It has been found to be important that the waterglass solids of the fiber-cement mix be in the range of about 3 to 4.5% of cement solids to obtain optimum strength characteristics of the end product.

The strengths reported above are lab determined and have been found to be slightly higher than those obtained in the mill by as much as 2N/mm2.

Having described the invention, modifications will be evident to those skilled in the art without departing from the scope of the invention as defined in the appended claims.

Patent Citations
Cited PatentFiling datePublication dateApplicantTitle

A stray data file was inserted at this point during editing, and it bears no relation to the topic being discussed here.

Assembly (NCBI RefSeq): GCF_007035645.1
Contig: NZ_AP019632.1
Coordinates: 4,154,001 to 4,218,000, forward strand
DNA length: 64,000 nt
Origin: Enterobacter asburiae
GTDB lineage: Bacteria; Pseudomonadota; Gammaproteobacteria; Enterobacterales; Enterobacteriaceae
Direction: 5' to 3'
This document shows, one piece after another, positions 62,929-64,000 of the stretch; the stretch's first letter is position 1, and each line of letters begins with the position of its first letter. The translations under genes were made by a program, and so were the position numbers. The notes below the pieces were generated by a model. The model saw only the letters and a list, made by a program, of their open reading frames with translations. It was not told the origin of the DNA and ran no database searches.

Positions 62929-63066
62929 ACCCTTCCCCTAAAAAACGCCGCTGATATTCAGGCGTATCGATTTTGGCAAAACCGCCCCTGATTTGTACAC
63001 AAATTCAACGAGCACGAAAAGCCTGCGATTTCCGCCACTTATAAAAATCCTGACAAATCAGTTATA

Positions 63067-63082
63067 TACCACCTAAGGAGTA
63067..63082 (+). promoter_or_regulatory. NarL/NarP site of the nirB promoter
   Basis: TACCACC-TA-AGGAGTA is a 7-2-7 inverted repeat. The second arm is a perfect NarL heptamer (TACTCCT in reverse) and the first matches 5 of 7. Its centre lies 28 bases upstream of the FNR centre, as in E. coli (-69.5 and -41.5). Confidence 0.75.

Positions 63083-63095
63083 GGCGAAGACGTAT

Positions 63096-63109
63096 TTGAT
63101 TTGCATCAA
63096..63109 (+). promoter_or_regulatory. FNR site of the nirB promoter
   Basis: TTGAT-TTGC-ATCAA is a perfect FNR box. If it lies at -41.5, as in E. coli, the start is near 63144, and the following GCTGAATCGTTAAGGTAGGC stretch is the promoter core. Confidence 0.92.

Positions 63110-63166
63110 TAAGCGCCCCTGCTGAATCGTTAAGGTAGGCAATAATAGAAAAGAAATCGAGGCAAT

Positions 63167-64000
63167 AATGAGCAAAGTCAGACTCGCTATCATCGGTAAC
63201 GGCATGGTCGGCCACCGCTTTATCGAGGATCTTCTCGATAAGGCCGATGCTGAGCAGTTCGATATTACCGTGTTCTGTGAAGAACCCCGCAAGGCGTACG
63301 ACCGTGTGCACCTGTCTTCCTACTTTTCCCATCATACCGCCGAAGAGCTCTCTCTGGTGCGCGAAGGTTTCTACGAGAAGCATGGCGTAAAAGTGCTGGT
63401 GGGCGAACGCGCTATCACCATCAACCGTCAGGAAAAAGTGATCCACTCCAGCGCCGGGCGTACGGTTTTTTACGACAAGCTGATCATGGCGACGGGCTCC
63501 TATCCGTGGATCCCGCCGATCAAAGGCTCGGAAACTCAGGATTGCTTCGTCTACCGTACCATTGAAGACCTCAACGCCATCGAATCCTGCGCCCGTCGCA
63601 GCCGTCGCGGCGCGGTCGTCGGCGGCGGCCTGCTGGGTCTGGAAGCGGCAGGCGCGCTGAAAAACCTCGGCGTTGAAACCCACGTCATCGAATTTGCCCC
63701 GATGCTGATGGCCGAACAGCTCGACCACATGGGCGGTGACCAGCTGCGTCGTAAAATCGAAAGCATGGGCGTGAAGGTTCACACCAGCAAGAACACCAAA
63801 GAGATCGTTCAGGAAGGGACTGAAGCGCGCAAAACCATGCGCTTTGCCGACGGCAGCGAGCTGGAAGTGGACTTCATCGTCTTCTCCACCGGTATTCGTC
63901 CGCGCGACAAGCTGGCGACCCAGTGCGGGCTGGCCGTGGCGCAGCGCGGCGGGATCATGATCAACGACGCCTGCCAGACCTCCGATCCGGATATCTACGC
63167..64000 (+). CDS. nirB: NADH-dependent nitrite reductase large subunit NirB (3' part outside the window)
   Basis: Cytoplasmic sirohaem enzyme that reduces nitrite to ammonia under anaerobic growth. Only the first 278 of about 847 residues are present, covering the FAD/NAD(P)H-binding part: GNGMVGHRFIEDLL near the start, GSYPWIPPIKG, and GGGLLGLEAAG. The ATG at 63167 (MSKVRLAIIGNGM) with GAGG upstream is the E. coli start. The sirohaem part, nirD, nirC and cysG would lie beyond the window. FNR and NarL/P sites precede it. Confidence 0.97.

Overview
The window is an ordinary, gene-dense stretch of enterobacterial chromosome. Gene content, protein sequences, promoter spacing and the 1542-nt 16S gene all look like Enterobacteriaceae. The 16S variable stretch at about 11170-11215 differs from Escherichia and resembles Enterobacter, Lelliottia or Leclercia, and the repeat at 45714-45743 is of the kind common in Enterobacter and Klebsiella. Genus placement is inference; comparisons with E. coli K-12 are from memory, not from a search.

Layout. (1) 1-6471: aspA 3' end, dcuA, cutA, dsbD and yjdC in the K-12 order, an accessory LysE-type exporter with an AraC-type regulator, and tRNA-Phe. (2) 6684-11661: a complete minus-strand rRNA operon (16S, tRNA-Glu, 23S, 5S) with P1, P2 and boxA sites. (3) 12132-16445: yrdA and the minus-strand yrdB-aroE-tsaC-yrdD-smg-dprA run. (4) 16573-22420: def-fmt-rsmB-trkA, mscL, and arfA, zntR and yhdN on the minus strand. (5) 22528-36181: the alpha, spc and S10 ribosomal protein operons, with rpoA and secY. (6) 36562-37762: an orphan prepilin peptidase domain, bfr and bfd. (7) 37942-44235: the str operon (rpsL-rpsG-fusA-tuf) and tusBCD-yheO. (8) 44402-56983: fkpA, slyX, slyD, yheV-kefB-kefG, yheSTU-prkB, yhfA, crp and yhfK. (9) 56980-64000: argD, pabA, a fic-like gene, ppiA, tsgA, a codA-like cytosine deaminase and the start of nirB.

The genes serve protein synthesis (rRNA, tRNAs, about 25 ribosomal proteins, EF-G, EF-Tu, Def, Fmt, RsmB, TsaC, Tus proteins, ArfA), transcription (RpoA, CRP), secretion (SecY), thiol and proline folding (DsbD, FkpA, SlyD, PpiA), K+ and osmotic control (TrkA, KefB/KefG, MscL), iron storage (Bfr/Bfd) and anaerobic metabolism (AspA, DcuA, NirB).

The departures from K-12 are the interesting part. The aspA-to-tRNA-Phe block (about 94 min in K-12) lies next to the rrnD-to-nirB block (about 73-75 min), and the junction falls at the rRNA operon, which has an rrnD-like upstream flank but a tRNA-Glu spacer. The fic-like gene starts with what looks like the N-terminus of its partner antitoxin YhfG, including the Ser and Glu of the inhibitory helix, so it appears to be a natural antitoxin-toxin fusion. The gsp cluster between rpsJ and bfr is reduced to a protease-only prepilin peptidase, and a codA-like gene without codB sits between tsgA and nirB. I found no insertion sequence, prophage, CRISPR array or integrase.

US2697677 *Mar 12, 1952Dec 21, 1954Armin ElmendorfEmbedded fiber wallboard
US3164511 *Oct 31, 1963Jan 5, 1965Armin ElmendorfOriented strand board
US5196061 *Apr 26, 1990Mar 23, 1993Thomas Robert CCementitious composite that includes delignified cellulosic material and process of making it
Non-Patent Citations
Reference
1Fissette, P., "Exterior Trim Alternatives to Wood", JLC, May 1996, pp. 36-40.
2 *Fissette, P., Exterior Trim Alternatives to Wood , JLC, May 1996, pp. 36 40.
Referenced by
Citing PatentFiling datePublication dateApplicantTitle
US6941720Oct 9, 2001Sep 13, 2005James Hardie International Finance B.V.Composite building material
US7493738 *Mar 25, 2003Feb 24, 2009Bui Thuan HLightweight modular cementitious panel/tile for use in construction
US7770354 *Aug 29, 2002Aug 10, 2010Bui Thuan HLightweight modular cementitious panel/tile for use in construction